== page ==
Links to other databases: BRENDA, EXPASY, KEGG, MetaCyc, PDB, CAS registry number: 90119-07-6
References:
1.  Evans, J.F., Dupuis, P. and Ford-Hutchinson, A.W. Purification and characterisation of leukotriene A4 hydrolase from rat neutrophils. Biochim. Biophys. Acta 840 (1985) 43–50. [DOI] [PMID: 3995081]
2.  Minami, M., Ohno, S., Kawasaki, H., Rådmark, O., Samuelsson, B., Jörnvall, H., Shimizu, T., Seyama, Y. and Suzuki, K. Molecular cloning of a cDNA coding for human leukotriene A4 hydrolase - complete primary structure of an enzyme involved in eicosanoid synthesis. J. Biol. Chem. 262 (1987) 13873–13876. [PMID: 3654641]
3.  Haeggström, J., Meijer, J. and Rådmark, O. Leukotriene A4. Enzymatic conversion into 5,6-dihydroxy-7,9,11,14-eicosatetraenoic acid by mouse liver cytosolic epoxide hydrolase. J. Biol. Chem. 261 (1986) 6332–6337. [PMID: 3009453]
4.  Newman, J.W., Morisseau, C. and Hammock, B.D. Epoxide hydrolases: their roles and interactions with lipid metabolism. Prog. Lipid Res. 44 (2005) 1–51. [DOI] [PMID: 15748653]
5.  Fretland, A.J. and Omiecinski, C.J. Epoxide hydrolases: biochemistry and molecular biology. Chem. Biol. Interact. 129 (2000) 41–59. [DOI] [PMID: 11154734]
6.  Orning, L., Gierse, J.K. and Fitzpatrick, F.A. The bifunctional enzyme leukotriene-A4 hydrolase is an arginine aminopeptidase of high efficiency and specificity. J. Biol. Chem. 269 (1994) 11269. [PMID: 8157657]
7.  Ohishi, N., Izumi, T., Minami, M., Kitamura, S., Seyama, Y., Ohkawa, S., Terao, S., Yotsumoto, H., Takaku, F. and Shimizu, T. Leukotriene A4 hydrolase in the human lung. Inactivation of the enzyme with leukotriene A4 isomers. J. Biol. Chem. 262 (1987) 10200–10205. [PMID: 3038871]
[EC 3.3.2.6 created 1989, modified 2006]
 
 
EC 3.3.2.10     
Accepted name: soluble epoxide hydrolase
Reaction: an epoxide + H2O = a glycol
Other name(s): epoxide hydrase (ambiguous); epoxide hydratase (ambiguous); arene-oxide hydratase (ambiguous); aryl epoxide hydrase (ambiguous); trans-stilbene oxide hydrolase; sEH; cytosolic epoxide hydrolase
Systematic name: epoxide hydrolase
Comments: Catalyses the hydrolysis of trans-substituted epoxides, such as trans-stilbene oxide, as well as various aliphatic epoxides derived from fatty-acid metabolism [7]. It is involved in the metabolism of arachidonic epoxides (epoxyicosatrienoic acids; EETs) and linoleic acid epoxides. The EETs, which are endogenous chemical mediators, act at the vascular, renal and cardiac levels to regulate blood pressure [4,5]. The enzyme from mammals is a bifunctional enzyme: the C-terminal domain exhibits epoxide-hydrolase activity and the N-terminal domain has the activity of EC 3.1.3.76, lipid-phosphate phosphatase [1,2]. Like EC 3.3.2.9, microsomal epoxide hydrolase, it is probable that the reaction involves the formation of an hydroxyalkyl—enzyme intermediate [4,6]. The enzyme can also use leukotriene A4, the substrate of EC 3.3.2.6, leukotriene-A4 hydrolase, but it forms 5,6-dihydroxy-7,9,11,14-icosatetraenoic acid rather than leukotriene B4 as the product [9,10]. In vertebrates, five epoxide-hydrolase enzymes have been identified to date: EC 3.3.2.6 (leukotriene-A4 hydrolase), EC 3.3.2.7 (hepoxilin-epoxide hydrolase), EC 3.3.2.9 (microsomal epoxide hydrolase), EC 3.3.2.10 (soluble epoxide hydrolase) and EC 3.3.2.11 (cholesterol 5,6-oxide hydrolase) [7].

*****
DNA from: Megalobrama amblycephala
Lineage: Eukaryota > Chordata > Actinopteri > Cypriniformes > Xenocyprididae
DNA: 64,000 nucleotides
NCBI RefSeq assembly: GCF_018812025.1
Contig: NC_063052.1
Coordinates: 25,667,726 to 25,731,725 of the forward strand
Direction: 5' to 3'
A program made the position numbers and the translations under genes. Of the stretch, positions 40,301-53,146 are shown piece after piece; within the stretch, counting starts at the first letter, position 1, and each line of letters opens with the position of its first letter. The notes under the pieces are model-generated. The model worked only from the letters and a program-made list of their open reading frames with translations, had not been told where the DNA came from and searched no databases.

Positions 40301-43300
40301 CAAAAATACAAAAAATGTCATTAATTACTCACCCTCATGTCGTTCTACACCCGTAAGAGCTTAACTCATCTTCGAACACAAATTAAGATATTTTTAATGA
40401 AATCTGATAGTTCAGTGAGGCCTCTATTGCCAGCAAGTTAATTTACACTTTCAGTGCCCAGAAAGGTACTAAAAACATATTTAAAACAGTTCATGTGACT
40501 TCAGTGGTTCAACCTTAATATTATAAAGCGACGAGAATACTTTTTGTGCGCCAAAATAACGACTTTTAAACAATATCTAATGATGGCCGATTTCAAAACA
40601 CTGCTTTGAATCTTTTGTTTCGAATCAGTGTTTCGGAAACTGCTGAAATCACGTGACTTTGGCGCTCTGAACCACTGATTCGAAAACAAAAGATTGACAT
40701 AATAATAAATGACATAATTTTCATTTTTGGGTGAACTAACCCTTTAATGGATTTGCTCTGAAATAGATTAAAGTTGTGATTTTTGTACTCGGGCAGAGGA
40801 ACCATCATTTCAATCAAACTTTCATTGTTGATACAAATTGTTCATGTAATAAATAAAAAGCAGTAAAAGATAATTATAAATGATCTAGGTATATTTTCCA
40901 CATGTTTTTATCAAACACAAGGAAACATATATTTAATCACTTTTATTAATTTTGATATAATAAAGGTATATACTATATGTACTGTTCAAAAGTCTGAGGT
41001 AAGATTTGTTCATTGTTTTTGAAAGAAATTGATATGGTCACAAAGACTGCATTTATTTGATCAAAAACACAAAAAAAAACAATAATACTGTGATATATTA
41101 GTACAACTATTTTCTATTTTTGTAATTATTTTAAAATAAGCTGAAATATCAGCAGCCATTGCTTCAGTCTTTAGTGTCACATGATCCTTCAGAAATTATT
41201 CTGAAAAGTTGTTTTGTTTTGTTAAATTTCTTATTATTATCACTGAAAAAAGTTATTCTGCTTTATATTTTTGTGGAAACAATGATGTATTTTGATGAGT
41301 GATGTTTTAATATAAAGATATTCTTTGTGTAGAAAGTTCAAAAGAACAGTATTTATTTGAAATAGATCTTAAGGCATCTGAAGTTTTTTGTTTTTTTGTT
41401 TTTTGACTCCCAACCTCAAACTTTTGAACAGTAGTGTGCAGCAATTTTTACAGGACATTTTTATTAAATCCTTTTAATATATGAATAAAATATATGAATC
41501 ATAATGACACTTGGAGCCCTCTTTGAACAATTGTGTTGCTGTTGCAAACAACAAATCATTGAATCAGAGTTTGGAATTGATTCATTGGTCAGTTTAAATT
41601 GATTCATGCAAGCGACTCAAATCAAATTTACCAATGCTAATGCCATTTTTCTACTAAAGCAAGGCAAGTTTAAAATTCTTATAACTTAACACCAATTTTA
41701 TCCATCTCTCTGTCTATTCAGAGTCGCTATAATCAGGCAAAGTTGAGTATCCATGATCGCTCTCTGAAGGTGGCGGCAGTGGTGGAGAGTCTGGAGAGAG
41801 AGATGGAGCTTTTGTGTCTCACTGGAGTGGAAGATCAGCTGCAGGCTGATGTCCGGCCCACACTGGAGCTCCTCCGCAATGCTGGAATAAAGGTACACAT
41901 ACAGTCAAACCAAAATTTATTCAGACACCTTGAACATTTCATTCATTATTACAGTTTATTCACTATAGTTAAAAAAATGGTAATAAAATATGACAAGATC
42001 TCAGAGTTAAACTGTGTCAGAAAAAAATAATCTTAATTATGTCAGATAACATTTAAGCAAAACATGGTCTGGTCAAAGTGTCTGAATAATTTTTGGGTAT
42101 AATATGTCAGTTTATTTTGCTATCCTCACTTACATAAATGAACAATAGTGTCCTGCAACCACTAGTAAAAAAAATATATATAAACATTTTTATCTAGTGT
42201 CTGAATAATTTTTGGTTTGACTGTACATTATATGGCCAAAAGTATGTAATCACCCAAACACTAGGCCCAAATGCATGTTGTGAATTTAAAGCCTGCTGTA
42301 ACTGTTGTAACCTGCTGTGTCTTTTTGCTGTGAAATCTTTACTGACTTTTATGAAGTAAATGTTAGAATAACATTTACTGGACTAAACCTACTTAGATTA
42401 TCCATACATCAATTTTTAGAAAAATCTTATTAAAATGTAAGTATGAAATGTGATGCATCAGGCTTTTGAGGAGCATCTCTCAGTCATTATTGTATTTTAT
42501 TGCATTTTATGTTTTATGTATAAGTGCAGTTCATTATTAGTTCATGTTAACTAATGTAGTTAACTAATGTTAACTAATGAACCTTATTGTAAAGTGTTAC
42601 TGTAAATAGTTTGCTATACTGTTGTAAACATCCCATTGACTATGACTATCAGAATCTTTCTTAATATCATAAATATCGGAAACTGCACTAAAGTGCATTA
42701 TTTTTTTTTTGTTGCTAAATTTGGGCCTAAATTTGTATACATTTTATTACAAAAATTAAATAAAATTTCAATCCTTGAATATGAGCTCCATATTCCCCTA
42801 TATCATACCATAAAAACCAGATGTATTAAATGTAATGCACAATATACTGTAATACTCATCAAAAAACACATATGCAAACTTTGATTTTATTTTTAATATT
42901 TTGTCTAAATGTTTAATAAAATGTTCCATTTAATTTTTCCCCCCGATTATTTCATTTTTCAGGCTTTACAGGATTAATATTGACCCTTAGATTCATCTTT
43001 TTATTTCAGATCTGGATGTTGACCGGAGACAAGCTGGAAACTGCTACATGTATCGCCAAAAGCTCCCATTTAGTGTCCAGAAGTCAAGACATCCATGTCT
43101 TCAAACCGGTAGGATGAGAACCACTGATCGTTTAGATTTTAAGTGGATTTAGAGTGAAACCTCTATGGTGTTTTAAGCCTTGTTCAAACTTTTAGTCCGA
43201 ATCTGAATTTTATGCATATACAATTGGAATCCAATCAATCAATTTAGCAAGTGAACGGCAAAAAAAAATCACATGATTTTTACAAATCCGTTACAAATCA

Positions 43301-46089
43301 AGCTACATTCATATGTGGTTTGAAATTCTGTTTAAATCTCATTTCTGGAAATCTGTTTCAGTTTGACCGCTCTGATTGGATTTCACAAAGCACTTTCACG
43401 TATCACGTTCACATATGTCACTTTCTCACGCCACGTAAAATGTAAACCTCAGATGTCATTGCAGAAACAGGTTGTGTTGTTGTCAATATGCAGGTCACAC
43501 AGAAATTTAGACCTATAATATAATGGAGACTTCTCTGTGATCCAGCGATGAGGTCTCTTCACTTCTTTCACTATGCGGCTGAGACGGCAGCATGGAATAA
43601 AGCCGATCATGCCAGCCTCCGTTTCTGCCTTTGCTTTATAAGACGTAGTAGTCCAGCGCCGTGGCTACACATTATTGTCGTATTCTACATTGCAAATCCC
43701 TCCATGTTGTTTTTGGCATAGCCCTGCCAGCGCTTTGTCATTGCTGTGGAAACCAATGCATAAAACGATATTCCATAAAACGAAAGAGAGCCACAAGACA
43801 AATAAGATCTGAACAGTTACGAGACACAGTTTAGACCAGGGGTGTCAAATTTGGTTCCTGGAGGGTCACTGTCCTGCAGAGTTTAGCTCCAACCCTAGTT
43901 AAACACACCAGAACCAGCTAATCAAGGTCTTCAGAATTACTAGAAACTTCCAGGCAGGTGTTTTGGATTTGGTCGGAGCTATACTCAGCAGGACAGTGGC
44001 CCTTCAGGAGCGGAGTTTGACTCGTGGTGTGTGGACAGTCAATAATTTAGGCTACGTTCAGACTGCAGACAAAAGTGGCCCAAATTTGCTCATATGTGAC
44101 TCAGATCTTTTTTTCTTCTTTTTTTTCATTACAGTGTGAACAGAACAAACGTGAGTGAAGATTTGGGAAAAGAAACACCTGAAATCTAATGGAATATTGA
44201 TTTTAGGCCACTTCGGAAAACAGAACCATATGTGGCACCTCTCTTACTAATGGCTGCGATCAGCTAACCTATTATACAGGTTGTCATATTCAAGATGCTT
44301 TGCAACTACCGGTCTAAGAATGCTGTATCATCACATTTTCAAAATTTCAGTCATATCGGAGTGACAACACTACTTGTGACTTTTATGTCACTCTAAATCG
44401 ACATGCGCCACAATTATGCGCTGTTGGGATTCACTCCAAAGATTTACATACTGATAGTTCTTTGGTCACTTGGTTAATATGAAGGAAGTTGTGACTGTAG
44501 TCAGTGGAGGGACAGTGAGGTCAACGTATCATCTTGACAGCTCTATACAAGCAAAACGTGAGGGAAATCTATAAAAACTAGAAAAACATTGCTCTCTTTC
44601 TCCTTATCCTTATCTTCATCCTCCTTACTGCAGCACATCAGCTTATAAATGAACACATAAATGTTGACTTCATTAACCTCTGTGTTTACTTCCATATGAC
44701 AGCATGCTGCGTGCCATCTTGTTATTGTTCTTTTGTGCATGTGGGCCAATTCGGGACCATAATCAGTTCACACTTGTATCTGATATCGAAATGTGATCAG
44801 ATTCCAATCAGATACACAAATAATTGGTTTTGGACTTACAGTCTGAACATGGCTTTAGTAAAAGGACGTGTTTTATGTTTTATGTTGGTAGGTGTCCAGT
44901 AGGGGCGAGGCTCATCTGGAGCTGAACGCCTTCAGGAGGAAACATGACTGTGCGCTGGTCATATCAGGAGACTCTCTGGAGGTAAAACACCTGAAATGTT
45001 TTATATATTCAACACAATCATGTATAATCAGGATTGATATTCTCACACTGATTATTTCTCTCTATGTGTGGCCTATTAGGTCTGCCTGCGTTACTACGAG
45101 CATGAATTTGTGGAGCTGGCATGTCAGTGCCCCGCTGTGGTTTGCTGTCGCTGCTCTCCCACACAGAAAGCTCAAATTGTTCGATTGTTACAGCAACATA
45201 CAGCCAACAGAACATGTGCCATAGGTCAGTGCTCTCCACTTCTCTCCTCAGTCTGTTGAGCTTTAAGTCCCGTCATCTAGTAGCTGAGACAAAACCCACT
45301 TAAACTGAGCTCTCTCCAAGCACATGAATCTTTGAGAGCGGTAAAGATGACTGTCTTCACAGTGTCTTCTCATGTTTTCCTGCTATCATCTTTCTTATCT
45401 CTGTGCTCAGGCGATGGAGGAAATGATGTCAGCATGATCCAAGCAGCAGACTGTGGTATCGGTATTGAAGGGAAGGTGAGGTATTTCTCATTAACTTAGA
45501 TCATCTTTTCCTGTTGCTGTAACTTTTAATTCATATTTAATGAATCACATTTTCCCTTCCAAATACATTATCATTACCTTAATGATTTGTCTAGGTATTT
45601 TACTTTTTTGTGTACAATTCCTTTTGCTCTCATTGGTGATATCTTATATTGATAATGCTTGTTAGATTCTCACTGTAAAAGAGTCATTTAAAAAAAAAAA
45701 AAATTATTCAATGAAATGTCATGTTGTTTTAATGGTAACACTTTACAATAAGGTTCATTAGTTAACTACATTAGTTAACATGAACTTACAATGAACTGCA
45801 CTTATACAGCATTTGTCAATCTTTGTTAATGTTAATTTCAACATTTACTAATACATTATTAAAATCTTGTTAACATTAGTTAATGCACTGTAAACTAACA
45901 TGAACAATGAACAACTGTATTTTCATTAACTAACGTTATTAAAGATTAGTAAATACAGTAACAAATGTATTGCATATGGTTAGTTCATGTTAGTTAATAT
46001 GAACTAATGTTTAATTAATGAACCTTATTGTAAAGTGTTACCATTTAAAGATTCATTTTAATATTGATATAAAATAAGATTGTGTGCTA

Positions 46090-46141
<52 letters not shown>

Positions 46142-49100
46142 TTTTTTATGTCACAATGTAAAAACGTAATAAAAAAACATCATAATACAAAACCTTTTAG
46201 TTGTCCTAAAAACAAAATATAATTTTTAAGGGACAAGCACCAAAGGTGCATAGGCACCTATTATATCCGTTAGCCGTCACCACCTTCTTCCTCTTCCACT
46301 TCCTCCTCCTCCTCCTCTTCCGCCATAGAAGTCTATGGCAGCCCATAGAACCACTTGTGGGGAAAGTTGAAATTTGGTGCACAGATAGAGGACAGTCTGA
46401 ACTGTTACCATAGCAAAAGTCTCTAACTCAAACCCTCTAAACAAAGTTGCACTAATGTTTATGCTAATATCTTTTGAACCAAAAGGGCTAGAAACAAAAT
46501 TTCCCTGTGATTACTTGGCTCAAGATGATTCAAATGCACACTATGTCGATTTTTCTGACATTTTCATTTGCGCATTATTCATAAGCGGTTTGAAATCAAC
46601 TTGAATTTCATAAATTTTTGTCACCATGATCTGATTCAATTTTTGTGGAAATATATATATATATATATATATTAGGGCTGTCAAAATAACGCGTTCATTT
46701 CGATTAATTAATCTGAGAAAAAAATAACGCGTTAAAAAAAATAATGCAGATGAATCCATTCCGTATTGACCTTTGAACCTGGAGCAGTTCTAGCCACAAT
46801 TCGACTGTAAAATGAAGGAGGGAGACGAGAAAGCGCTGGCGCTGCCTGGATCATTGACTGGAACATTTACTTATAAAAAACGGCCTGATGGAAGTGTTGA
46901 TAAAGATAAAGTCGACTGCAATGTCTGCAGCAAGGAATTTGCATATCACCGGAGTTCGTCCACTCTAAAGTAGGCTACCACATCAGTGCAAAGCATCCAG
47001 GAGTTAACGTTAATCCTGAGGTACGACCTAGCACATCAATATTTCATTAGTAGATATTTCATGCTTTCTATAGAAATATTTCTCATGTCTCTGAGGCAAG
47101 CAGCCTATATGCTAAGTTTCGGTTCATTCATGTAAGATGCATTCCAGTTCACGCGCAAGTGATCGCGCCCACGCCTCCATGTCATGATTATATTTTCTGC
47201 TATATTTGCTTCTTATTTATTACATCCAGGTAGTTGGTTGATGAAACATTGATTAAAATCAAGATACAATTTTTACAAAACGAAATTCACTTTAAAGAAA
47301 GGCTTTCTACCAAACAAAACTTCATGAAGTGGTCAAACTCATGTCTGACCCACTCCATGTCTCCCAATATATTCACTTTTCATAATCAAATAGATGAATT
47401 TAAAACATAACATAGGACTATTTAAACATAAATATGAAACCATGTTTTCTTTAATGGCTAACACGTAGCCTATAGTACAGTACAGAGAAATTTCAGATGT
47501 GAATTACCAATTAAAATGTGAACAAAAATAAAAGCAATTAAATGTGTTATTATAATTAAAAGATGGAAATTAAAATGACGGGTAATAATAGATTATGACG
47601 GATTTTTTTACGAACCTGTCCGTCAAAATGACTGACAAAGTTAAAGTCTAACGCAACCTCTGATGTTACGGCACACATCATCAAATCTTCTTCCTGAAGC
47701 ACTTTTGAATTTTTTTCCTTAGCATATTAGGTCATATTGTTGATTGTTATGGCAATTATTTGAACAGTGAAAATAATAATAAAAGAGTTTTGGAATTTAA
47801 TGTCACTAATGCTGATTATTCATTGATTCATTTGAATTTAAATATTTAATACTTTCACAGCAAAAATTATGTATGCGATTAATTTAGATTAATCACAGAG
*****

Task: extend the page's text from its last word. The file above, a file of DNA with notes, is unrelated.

Links to other databases: BRENDA, EXPASY, KEGG, MetaCyc, PDB, UM-BBD, CAS registry number: 9048-63-9
References:
1.  Newman, J.W., Morisseau, C., Harris, T.R. and Hammock, B.D. The soluble epoxide hydrolase encoded by EPXH2 is a bifunctional enzyme with novel lipid phosphate phosphatase activity. Proc. Natl. Acad. Sci. USA 100 (2003) 1558–1563. [DOI] [PMID: 12574510]
2.  Cronin, A., Mowbray, S., Dürk, H., Homburg, S., Fleming, I., Fisslthaler, B., Oesch, F. and Arand, M. The N-terminal domain of mammalian soluble epoxide hydrolase is a phosphatase. Proc. Natl. Acad. Sci. USA 100 (2003) 1552–1557. [DOI] [PMID: 12574508]
3.  Oesch, F. Mammalian epoxide hydrases: inducible enzymes catalysing the inactivation of carcinogenic and cytotoxic metabolites derived from aromatic and olefinic compounds. Xenobiotica 3 (1973) 305–340. [DOI] [PMID: 4584115]
4.  Morisseau, C. and Hammock, B.D. Epoxide hydrolases: mechanisms, inhibitor designs, and biological roles. Annu. Rev. Pharmacol. Toxicol. 45 (2005) 311–333. [DOI] [PMID: 15822179]
5.  Yu, Z., Xu, F., Huse, L.M., Morisseau, C., Draper, A.J., Newman, J.W., Parker, C., Graham, L., Engler, M.M., Hammock, B.D., Zeldin, D.C. and Kroetz, D.L. Soluble epoxide hydrolase regulates hydrolysis of vasoactive epoxyeicosatrienoic acids. Circ. Res. 87 (2000) 992–998. [PMID: 11090543]
6.  Lacourciere, G.M. and Armstrong, R.N. The catalytic mechanism of microsomal epoxide hydrolase involves an ester intermediate. J. Am. Chem. Soc. 115 (1993) 10466.
7.  Fretland, A.J. and Omiecinski, C.J. Epoxide hydrolases: biochemistry and molecular biology. Chem. Biol. Interact. 129 (2000) 41–59. [DOI] [PMID: 11154734]
8.  Zeldin, D.C., Wei, S., Falck, J.R., Hammock, B.D., Snapper, J.R. and Capdevila, J.H. Metabolism of epoxyeicosatrienoic acids by cytosolic epoxide hydrolase: substrate structural determinants of asymmetric catalysis. Arch. Biochem. Biophys. 316 (1995) 443–451. [DOI] [PMID: 7840649]
9.  Haeggström, J., Meijer, J. and Rådmark, O. Leukotriene A4. Enzymatic conversion into 5,6-dihydroxy-7,9,11,14-eicosatetraenoic acid by mouse liver cytosolic epoxide hydrolase. J. Biol. Chem. 261 (1986) 6332–6337. [PMID: 3009453]
10.  Newman, J.W., Morisseau, C. and Hammock, B.D. Epoxide hydrolases: their roles and interactions with lipid metabolism. Prog. Lipid Res. 44 (2005) 1–51. [DOI] [PMID: 15748653]
[EC 3.3.2.10 created 2006 (EC 3.3.2.3 created 1978, part incorporated 2006)]